Excerpt From an Open Letter to Arne Duncan from Herb Kohl
We have come far from that time in the '60s. Now the mantra is high expectations and high standards. Yet, with all that zeal to produce measurable learning outcomes we have lost sight of the essential motivations to learn that moved my students. Recently I asked a number of elementary school students what they were learning about and the reactions were consistently, "We are learning how to do good on the tests." They did not say they were learning to read.
It is hard for me to understand how educators can claim that they are creating high standards when the substance and content of learning is reduced to the mechanical task of getting a correct answer on a manufactured test." (Summer 2009)
Laurie, in response to R. Weingartner, On Point, 1/26/10
Merit pay is an issue that is closely associated with charter schools and is a reiteration of the No Child Left Behind Act.
Basically, it requires that teachers pay be based on how well their students perform on standardized tests. For our students, it could be the new MAP test. With the No Child Left Behind Act, teachers and staff were pressured to teach much of the class work to the standardized tests. With so much focus on the test, many other parts of knowledge building, creativity and understanding of subjects and their synthesis with other knowledge had to take a back seat. For many students, teaching to a test meant that they were not able to reach their full potential which would have been far beyond the level of the tests.
No one wins in this situation.
Part of the fallout also is that if a teacher's pay is based on how well their students test, many teachers will want to teach in a school where they know that the students will perform well. Those schools are, for the most part, not the schools that are predominately minority in population.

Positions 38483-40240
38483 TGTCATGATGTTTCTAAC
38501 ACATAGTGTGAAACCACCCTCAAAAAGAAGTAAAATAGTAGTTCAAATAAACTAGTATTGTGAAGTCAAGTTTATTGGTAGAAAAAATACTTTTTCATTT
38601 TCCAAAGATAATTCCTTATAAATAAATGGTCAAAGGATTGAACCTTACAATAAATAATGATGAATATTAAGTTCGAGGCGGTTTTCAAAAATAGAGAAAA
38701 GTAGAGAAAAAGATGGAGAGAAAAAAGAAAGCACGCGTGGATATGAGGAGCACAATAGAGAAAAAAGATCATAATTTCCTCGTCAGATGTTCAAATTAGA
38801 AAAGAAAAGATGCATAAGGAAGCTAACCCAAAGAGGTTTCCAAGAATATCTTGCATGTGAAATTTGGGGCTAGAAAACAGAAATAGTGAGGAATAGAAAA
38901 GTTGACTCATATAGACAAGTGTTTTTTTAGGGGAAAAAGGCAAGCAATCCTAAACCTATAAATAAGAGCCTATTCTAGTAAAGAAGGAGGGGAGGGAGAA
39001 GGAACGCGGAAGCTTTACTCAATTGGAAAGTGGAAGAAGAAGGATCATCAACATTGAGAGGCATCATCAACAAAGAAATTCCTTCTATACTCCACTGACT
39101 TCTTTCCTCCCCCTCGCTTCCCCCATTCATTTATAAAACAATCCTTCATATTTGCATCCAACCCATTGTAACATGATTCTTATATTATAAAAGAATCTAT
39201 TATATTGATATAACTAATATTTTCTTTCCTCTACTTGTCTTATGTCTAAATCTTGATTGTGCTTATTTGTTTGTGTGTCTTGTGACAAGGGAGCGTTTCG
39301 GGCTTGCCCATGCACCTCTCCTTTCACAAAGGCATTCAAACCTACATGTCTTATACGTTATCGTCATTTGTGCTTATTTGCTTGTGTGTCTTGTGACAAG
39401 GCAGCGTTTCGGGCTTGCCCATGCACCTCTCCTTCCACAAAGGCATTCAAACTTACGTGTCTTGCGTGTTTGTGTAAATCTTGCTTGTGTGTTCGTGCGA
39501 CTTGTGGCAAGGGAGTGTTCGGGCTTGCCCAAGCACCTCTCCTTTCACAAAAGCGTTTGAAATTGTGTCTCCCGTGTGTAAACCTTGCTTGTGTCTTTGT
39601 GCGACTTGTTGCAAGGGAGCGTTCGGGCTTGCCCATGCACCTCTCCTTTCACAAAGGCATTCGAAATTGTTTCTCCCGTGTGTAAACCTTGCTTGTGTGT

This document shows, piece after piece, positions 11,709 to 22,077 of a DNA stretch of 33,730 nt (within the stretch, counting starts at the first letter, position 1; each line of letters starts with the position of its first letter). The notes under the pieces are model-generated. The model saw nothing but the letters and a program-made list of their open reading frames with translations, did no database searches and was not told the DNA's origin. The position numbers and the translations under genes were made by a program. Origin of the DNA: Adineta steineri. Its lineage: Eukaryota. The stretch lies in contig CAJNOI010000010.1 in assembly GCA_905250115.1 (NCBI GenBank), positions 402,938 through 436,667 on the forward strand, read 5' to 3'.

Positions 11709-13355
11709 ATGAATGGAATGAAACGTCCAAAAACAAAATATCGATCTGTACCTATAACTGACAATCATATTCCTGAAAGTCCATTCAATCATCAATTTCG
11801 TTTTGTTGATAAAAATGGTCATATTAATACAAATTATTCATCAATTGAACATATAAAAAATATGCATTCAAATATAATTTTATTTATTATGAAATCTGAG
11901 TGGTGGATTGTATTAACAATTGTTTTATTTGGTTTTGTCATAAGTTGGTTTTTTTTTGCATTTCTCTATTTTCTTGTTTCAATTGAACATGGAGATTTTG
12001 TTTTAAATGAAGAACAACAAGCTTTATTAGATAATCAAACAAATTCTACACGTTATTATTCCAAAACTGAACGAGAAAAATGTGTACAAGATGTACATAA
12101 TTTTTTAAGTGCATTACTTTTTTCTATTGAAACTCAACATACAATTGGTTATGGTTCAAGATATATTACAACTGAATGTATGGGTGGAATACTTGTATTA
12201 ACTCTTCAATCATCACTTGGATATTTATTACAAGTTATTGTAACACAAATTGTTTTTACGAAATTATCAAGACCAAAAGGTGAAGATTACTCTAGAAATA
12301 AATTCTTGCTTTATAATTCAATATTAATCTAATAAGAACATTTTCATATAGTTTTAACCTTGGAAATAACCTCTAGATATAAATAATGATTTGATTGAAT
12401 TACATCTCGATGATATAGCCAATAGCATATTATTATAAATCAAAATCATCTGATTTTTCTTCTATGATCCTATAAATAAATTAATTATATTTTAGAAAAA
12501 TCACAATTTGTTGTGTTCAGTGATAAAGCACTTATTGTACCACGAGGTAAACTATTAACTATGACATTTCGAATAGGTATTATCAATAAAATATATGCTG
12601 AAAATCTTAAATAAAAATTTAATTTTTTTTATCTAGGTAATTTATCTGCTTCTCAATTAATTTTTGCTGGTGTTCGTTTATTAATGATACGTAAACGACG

Some students do not perform well on standardized tests for many different reasons and yet a teacher's pay can be tied to that student's performance. High stakes testing also puts pressure and stress on the students who become burdened with the thought that they need to perform well on one test. The test becomes a focus with little opportunity to explore and have fun learning, creating and synthesizing new thoughts and ideas.
Update: The Governor of Texas has decided to opt out of the Race to the Top funding because of the ineffectiveness of the merit pay program that was in effect for three years inthe state.
Update: March 8, 2010 Principal to be removed from school in Wasington State due to low WASL scores.
What Is a Charter School?
A charter school can expel any student that it doesn't believe fits within its standards or meets its level of expectation in terms of test scores. If the student is dropped off the rolls of the charter school, the money that was allotted for that student may or may not be returned to the district at the beginning of the next year. That is dependent upon the contract that is established by each district.
Also, according to a recent (June 15, 2009) study by Stanford University's Center for Research on Education Outcomes (CREDO), charter schools do not necessarily perform any better than public schools. In fact, 37 percent performed worse. Forty-six percent demonstrated "no significant difference" from public schools. Only 17 percent of charter schools performed better than public schools.
The Broad Foundation
The Broad Foundation claims to be a philanthropic organization, created by billionaire Eli Broad.
The Broad Foundation supports privately run charter schools and actively develops a system of charter schools in urban areas.